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PHP Variables

Well, if you've haven't taken Algebra, or done any other programming before variables are basically what their name suggests. A variable can contain data, that can vary in values. You can store things like integers, strings, booleans (true or false) and so on and so forth. Variables are always set using this simple code:

$variable = value;
$another_variable = another_value;

Choosing a Variable Name

Choosing a variable name is not as hard as you think (well you probably don't think it's hard, I just thought it would be cool to say that). There are some rules though, that must be followed or the code just won't work. First of all, let's look at a little piece of text I took from the PHP.net website:

"A valid variable name starts with a letter or underscore, followed by any number of letters, numbers, or underscores."

Yup. That about sums it up for ya. But then again, there is a little more that isn't really a rule, it's more or less something that just should be done. First of all, variables should be all lowercase. They don't have to be, but it just looks nicer. Second, if there are more than one words in a variable name, use an underscore ( $two_words ) to separate them. If this isn't possible, capitalize the second word ( $twoWords ). Also note that PHP variables are CaSe SeNsItIvE. That means that things like $variable and $varIABLE are seen as two different variables.

Different Data Types

Unlike most other programming languages, PHP does not require that you initialize your variables. This basically means you don't have to define a big list of all your variables before you get started. As well the PHP engine automatically chooses the best data type it should be (int, bool, double, etc.). Here is an example of some variables being set:

<?php
$integer = 1;
$string = 'Hello';
$boolean = false;
?>

These are all valid variables. The PHP engine will decide the first one to be an integer (due to lack of quotes, and it's an integer), the second a string (because of the quotes) and the last boolean (because of no quotes, and it's false or true).

Predefined Variables

Ahhh the horror of having to remember which variables are already defined by the PHP engine! Just wait until you start writing functions and have to remember the function names :S Anyway, enough with functions we are talking about variables... yes! Predefined variables exist for the better-ment of the PHP community. Some predefined variables are not in use anymore, but may still be in existance on some servers. They are the ones that are in the HTTP_*_VARS format. Here is a list for you:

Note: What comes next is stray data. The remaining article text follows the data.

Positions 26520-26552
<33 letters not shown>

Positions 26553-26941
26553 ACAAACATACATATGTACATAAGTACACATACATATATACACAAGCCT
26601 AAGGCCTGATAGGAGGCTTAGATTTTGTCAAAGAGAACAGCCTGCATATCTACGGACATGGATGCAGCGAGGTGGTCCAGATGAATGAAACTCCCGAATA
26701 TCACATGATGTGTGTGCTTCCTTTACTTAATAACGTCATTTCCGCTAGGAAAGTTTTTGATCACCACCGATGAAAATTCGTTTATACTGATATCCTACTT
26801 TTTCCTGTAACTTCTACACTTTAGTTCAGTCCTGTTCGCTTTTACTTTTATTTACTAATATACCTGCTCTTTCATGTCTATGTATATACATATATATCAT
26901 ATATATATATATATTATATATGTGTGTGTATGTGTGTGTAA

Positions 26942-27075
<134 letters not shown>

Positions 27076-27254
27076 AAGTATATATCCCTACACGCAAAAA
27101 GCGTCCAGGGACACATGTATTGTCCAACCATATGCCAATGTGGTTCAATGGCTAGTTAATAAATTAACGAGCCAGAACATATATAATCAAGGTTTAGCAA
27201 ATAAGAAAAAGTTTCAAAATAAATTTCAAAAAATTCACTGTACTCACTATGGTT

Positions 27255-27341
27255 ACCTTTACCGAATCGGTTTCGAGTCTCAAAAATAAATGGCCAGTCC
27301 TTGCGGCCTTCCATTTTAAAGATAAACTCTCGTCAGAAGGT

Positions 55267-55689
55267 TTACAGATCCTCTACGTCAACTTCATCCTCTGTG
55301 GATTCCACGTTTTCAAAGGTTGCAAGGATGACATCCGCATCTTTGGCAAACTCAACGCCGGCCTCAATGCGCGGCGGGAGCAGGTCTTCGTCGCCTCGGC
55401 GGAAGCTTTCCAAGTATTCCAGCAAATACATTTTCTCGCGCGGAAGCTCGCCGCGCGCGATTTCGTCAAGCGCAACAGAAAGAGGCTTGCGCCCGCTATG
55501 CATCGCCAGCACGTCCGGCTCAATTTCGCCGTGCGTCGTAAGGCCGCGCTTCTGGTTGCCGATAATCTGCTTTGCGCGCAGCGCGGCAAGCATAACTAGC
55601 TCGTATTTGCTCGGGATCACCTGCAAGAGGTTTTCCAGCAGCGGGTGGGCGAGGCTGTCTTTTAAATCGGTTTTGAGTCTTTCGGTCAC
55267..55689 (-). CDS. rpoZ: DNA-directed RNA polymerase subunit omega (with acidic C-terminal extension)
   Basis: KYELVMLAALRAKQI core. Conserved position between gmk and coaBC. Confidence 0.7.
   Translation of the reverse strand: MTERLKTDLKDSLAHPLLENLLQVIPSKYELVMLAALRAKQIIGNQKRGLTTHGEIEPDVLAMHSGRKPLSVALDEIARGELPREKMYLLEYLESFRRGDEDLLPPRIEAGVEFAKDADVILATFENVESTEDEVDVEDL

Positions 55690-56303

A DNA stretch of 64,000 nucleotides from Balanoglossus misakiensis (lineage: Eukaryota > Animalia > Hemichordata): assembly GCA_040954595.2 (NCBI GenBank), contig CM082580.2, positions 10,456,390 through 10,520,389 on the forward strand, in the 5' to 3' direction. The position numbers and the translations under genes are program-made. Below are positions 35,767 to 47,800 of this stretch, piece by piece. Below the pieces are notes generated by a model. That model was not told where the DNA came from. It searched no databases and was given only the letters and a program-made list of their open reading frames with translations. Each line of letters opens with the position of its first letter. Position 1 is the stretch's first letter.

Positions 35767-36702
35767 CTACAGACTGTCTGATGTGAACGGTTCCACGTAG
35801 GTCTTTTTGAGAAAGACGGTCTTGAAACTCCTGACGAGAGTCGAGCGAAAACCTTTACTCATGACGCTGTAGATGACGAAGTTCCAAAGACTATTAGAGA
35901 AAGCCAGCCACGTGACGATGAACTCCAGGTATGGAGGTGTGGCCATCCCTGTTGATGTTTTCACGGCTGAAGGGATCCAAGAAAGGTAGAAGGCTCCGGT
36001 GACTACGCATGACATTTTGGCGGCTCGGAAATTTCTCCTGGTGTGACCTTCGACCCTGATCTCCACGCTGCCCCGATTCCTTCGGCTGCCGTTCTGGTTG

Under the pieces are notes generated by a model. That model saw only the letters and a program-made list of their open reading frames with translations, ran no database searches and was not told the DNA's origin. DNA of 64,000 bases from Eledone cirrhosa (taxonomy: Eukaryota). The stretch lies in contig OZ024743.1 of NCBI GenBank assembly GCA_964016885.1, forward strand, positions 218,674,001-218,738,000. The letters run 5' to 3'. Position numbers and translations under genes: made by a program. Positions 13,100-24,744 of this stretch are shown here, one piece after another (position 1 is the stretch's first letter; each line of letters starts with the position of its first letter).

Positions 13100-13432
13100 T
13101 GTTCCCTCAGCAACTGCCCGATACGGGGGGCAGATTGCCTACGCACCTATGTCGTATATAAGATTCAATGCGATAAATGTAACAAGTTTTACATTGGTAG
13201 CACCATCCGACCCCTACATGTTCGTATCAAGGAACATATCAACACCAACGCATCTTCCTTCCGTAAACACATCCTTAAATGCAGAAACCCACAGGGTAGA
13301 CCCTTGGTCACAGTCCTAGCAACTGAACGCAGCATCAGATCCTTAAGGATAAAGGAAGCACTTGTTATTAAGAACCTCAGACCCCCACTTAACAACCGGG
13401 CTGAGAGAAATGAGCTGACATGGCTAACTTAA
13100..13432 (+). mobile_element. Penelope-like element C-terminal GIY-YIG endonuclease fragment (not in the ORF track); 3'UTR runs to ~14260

• $GLOBALS - contains every variable in the global scope
  • $_SERVER, $HTTP_SERVER_VARS - containts server information
  • $_GET, $HTTP_GET_VARS - variables provided to the script using a URL query string
  • $_POST, $HTTP_POST_VARS - variables provided by the HTTP POST method
  • $_COOKIE, $HTTP_COOKIE_VARS - contains all cookie information via HTTP cookies
  • $_FILES, $HTTP_POST_FILES - contains all data from file uploads
  • $_ENV, $HTTP_ENV_VARS - contains all the variables available from the environment
  • *$_REQUEST, $HTTP_REQUEST_VARS - contains $_POST, $_GET and $_COOKIE all in one
  • $_SESSION, $HTTP_SESSION_VARS - contains session information
  • $php_errormsg - contains last PHP error message
  • $HTTP_RAW_POST_DATA - contains raw POST data
  • $http_response_header - contains header information

* $_REQUEST cannot be trusted, and I suggest you never use it - ever.

That is a list of the predefined variables. I'm not going to explain them anymore right now as they will be explained later when I ... well explain superglobals and all that good stuff. Before moving on, there will be parts about variables throughout this tutorial, as variables are found in virtually every PHP script written.

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